After prophase I, homologous chromosomes synapse nd the homolous chromosomes exchange homologous parts of two on-sister chromatids. T
hen, during metaphase II, chromosomes that now have recombinant chromatids can be facing either of the two poles with respect to each other, which further increases variation in reproduction.3. Random Fertilization
This refers to the fact that fertilization (in which an egg meets with a sperm) is random. Since each egg and sperm is different, as a result of independent assortment and crossing over, each combination of egg and sperm is unique.

Chapter 14 Vocabulary
norm of reaction
The range of phenotypes produced by a single genotype, due to enviornmental influences.

The genetic makeup, or sets of alleles of an organism.

Law of Segregation
Mendel's first law statting that the two alleles in a pair segregate (separate) into different gametes during gamete formation.

polygenic inheritance
An additive effect of two or more genes on a single phenotypic character.

An organism that is heterozygous with respect to two genes of interest. All offspring form a cross between parents doubly homozygous for different alleles are dihybrids.

recessive allele
An allele whose phenotypic effect is not observed in a heterozygote.

Any of the alternative versions of a gene that produce distinguishable phenotypic affects.

The physical and physiological traits of an organism, which are determined by its genetic makeup.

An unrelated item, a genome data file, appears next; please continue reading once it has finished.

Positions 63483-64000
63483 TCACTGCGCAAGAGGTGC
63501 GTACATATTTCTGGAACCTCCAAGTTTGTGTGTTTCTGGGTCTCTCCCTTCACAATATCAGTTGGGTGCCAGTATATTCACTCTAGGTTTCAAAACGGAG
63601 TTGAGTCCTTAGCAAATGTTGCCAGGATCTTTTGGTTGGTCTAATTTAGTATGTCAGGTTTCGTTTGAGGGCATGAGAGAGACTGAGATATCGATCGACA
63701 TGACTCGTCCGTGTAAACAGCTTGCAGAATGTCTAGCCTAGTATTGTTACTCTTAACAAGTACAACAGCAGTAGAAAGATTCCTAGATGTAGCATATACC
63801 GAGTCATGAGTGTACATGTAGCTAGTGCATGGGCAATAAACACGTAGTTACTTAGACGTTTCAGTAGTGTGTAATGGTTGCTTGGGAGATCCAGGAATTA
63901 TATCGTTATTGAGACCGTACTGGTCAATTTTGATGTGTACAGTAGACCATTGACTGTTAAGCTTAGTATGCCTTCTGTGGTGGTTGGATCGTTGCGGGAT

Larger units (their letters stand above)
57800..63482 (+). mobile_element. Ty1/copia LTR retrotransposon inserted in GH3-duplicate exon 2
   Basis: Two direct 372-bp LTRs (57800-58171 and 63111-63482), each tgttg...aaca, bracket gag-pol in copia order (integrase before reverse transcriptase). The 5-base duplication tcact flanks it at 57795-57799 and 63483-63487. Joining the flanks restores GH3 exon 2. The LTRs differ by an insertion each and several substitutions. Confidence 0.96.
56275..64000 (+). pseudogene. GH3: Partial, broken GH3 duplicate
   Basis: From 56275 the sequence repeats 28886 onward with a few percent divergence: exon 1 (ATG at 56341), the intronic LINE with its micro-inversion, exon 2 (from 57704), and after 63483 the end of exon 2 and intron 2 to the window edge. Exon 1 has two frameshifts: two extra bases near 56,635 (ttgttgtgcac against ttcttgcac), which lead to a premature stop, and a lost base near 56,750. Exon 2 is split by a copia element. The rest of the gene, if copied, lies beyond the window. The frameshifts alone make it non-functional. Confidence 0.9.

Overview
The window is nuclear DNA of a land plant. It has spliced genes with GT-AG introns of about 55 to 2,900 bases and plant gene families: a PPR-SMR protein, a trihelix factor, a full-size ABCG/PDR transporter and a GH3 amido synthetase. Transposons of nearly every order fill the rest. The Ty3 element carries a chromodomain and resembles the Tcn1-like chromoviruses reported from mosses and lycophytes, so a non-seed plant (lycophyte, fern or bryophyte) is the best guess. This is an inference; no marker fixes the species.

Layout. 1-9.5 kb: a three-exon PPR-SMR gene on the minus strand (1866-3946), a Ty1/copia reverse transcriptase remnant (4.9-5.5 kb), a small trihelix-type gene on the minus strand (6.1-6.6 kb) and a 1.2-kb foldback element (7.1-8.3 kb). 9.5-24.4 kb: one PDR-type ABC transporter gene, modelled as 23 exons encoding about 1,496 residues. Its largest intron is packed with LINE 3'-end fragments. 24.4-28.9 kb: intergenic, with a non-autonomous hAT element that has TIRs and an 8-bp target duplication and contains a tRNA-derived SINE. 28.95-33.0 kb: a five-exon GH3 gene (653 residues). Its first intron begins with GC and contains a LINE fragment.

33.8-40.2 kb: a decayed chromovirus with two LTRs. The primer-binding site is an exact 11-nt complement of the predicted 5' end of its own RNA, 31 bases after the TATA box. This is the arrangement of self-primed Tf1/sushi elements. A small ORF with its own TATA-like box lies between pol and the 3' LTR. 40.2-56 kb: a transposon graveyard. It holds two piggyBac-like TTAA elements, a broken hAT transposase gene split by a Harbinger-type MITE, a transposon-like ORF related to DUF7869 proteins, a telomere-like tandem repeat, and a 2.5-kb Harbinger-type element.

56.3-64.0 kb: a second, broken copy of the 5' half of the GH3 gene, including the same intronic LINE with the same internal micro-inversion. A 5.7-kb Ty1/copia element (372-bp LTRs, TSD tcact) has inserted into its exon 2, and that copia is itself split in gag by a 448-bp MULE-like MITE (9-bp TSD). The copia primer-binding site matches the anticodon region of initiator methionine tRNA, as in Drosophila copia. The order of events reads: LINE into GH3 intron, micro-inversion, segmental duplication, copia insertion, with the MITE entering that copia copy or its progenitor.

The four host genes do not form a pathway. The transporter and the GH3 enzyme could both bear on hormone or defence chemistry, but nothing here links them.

quantitative characters
A heritable feature that varies continuously over a range rather than in an either-or.

test cross
Breeeding an organism of unknown genotype with a homozygous recessive individual to determine the unknown genotype. The ratio in the offspring reveals the unknown genotype.

Dominant Allele
An allele that is fully expressed in the phenotype of a heterozygous.

An organism that is heterozygous with respect to a single geneof interest. All the offspring from a cross between parents homozygous for different alleles are monohybrids.

The situation in which the phenotypes of both alleles are exhibited in the heterozygote because both alleles affect the phenotype in separate, distinguishable ways.

Complete Dominance
The situation in which the phenotypes of the heterozygote and dominant homozygote are indistinguishable.

incomplete dominance
The situation in which the phenotype of heterozygotes is intermediate between the phenotypes of individuals homozygous for either allele.

The ability of a single gene to have multiple effects.

A type of gene interaction in which one gene alters the phenotypic effects of anothr gene that is independently inherited.

In genetics, the mating or crossing, of two true-breeding varieties.

Referring to plants that produce offspring of the same variety when they self-pollinate.

law of independent assortment
Mendel's second law, stating that each pair of alleles segregates, or assorts, independently of each other pair during gamete formation; applies when genes for two characters are located on different pairs of homologous chromosomes.

pedi-a child
-centesis-a puncture


1. All occurs in Telophase I and Cytokinesis except
a. Homologous chromsomes move until they reach opposite poles
b. Each pole contains a haploid set of chromosomes
c. Spindle apparatus helps move chromosomes towards opposite ends of the cell
d. The formation of two dadughter cells

2. True/False Meiosis II separates homologous chromosomes.

3. ________ occurs after prophase I when homologous chromosomes synapse and the homologous chromosomes exchange homologous parts two non-sister chromatids.

4. Meiosis and mitosis both are preceded by
a. Condensing of chromosomes
b. Replication of cell's DNA
c. The pairing of homologs
d. Chromosomes moving towards the metaphase plate

5. What are the origins of genetic variation
a. Random Fertilization
b. Independent Assortment
c. Crossing Over
d. all of the above

answers: 1)c 2) false 3) Crossing Over 4) b 5) d